Postponing Phnom Penh.

I fully intended to get home from Cambodia, pack up my bags, turn around and take a job as a journalist in Phnom Penh and live out my dream of working as a reporter in a third world country with shitty infrastructure.

Except that I didn’t. A couple nights after I got back, I went out to visit some friends and I was asked, “Hey, do you want a job?”
Uh… Yes? Yes. It’s summer, and my work is going to take hiatus, whatcha got?
And the next day, I just so happened to become employed.

Cambodia was already starting to feel a long ways away, and also… it was monsoon season. And I did nearly die by crocodile*, so maybe I could just put that move off for a bit… And really, postponing lifelong dreams? Nothing new to me.

So I’ve been lulled back into Chiang Mai. Something I was very intent on not doing.
But it’s not so bad, good friends, great weather, pretty scenery—and I live up the road from the best Caesar salad in the city. An important thing, I assure you.

Not so horrible.
*And the death by crocodile? It was stuffed.
Torrential downpour, laptop, dirt road that instantly turned into a mudslide, and there was me, stupidly running for cover when I slipped and slide my way straight into the jaws of.. yeah… stuffed crocodile. Smooth, I know. Because my middle name should be Grace, and I’m all kinds of awkward.

What’s my name again??

So I’ve run into a bit of a dilemma over here in SE Asia.
Who knew?! A dilemma!
Actually, a dilemma implies that there is a solution somewhere in the problem. I’m not sure this has one—aside from moving away and starting over. Again.

I have a massive pet peeve against being called Candy. It’s unavoidable here. I’ve begun offering it up as a name variant in an “I’m sorry, I know my name is ridiculous, here, just think of chocolate.” sort of way.

“Oh! KA! KA! CANDY!!! I LOVE CANDY!”
Yes. Yes, okay. Cringe.

Unfortunately, “Can-dis” proves to be surprisingly difficult. Don’t ask me how. I’ve gotten Candy, Candeece, Caaandi, Condi, Conny, Cannnndeeeeece. Caneeee. Cadee, Cassie, Cali, Katie, and Catrine.  Or “Girl in Number Four!”  and the simplest:  “Hey, California!”

Just “dis”, actually. It’s just dis.

In a fit one night, after leaving China and getting on the plane, and getting off the plane, and being Candy for a few days, I couldn’t take it anymore.

“What’s your name?”
“Jo.”

And so the problem was born, unknowingly.
Because I did not realize three things:
1. I now lived in a very small town.
2. I was going to start spending a lot of time with this handsome stranger.
3. He knew everyone. And made all the introductions.

Mix vodka and stir.
Fast forward three months.

I am now, depending on whom you speak to: Jo, Josie, Candis, Candy, Andi, Angi, Jean—there’s no end. It’s a headache and a half trying to remember who I am to what people, and introductions get a bit hazy along the way.

I think my personality is splitting.
Don’t even ask about the confusion when new friendships get to the point of “Add me on Facebook!”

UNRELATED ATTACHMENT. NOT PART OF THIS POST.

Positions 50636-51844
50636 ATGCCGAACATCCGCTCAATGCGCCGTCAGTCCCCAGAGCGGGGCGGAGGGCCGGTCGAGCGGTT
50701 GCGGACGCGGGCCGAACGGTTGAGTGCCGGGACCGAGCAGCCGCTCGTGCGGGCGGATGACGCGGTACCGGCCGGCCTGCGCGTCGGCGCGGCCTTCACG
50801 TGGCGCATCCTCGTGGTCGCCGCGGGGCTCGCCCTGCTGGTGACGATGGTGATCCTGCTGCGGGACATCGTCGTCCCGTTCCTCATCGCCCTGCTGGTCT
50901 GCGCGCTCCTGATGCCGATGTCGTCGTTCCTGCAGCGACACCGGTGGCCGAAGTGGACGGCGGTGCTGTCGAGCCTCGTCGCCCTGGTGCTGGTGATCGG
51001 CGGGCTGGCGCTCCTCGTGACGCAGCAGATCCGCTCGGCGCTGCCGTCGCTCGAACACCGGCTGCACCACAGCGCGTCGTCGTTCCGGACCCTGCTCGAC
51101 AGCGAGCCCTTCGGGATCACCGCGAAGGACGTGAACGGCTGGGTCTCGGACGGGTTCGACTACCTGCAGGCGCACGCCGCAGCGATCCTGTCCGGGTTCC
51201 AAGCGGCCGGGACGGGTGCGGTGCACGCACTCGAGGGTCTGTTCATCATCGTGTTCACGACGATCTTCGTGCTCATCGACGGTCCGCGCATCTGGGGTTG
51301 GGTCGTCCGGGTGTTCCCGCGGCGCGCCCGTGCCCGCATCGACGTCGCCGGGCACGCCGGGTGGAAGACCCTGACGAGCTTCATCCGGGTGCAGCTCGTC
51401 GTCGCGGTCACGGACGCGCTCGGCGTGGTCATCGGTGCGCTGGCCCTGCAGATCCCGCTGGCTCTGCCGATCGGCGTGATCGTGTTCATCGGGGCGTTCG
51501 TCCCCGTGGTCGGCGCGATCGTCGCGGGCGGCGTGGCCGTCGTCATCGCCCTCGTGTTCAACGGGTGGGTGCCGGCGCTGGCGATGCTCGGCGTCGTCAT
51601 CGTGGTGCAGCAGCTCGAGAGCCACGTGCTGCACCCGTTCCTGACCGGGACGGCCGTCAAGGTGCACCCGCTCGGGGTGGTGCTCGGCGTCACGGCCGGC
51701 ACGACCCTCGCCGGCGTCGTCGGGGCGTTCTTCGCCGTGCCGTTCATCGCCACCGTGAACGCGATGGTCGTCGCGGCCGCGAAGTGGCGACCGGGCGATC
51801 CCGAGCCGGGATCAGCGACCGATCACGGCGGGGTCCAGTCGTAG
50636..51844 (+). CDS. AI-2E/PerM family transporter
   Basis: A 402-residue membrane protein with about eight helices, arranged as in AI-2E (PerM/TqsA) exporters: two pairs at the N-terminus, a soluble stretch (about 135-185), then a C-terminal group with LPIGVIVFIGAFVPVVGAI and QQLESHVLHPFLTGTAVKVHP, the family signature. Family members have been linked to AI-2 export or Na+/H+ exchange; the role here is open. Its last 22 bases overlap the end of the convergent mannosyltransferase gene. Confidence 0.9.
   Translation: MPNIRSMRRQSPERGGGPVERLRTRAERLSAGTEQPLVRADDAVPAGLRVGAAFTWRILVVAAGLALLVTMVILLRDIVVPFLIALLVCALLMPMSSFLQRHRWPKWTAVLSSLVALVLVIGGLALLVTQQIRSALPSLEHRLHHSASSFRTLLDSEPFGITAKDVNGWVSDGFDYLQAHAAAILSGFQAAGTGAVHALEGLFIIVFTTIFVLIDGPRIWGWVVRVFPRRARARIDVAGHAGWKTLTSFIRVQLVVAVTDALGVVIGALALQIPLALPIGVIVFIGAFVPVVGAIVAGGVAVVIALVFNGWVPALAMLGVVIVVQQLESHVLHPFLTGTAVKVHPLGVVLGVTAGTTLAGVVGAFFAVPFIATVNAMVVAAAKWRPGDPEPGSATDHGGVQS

A few basics and a geography lesson

When I tell my friends I live in Thailand now, they go “Oh! The beaches! The islands! Perfect white sand and clear blue waters! You must be on the beach every day!”

My response is… “Uh, no, actually…” There is always a lot of confusion afterwards. Like; uh, C, you live in Thailand, and you chose a city in the mountains? Why on earth would you do that??
I haven’t been to a beach since I left California.

So I live in the mountains, about three hours south of the Burmese border. Which is great for visa runs, but on the spectrum of beaches, there are none. There are mountains. And jungle. And temples. Lots of temples, there are more temples in Thailand than there are Starbucks at home. That little red star on the map? That’s where I live.

southeast_asia_map2

I can walk down my street and pay 100 baht to swim in their pool for the afternoon. Or jump on the back of a motorbike and head up to the waterfalls and go hiking. There’s a quarry outside of town with a three story jump into a lake that I’ve been dying to go dive off of, but each time we get ambitious and say “tomorrow morning! Nine am!”… It doesn’t happen. No surprise there.

What I love most about this city are the long walks and the night markets. Stall after stall of colorful lights and happy people and crammed farang bargaining with the sellers. I love getting kebabs from one of the sellers, buying gelato and wandering around with nowhere to be.

My neighbors and friends are great, but I am not overly impressed with where I live. It’s beautiful, there are no problems or worries—and a distinct lack of drama, mostly because it’s so hot no one can be bothered. We sit around and say “there is no edge here.” And yet, most everyone finds themselves back in the city again after a month or two, because the ease of living is unparalleled.

My life here is much the same as it was in San Diego. I have an Irish pub down the road to watch football in (soccer, not American), a market a block away to get watermelon shakes and fresh fruit. I see friends every day, go to a French café each morning for scrambled eggs and toast. It was pointed out to me one evening, “So basically, you could be at home and doing the exact same thing.”

…Yup. I have to get out of here. But this city is so pleasant, it sucks you in.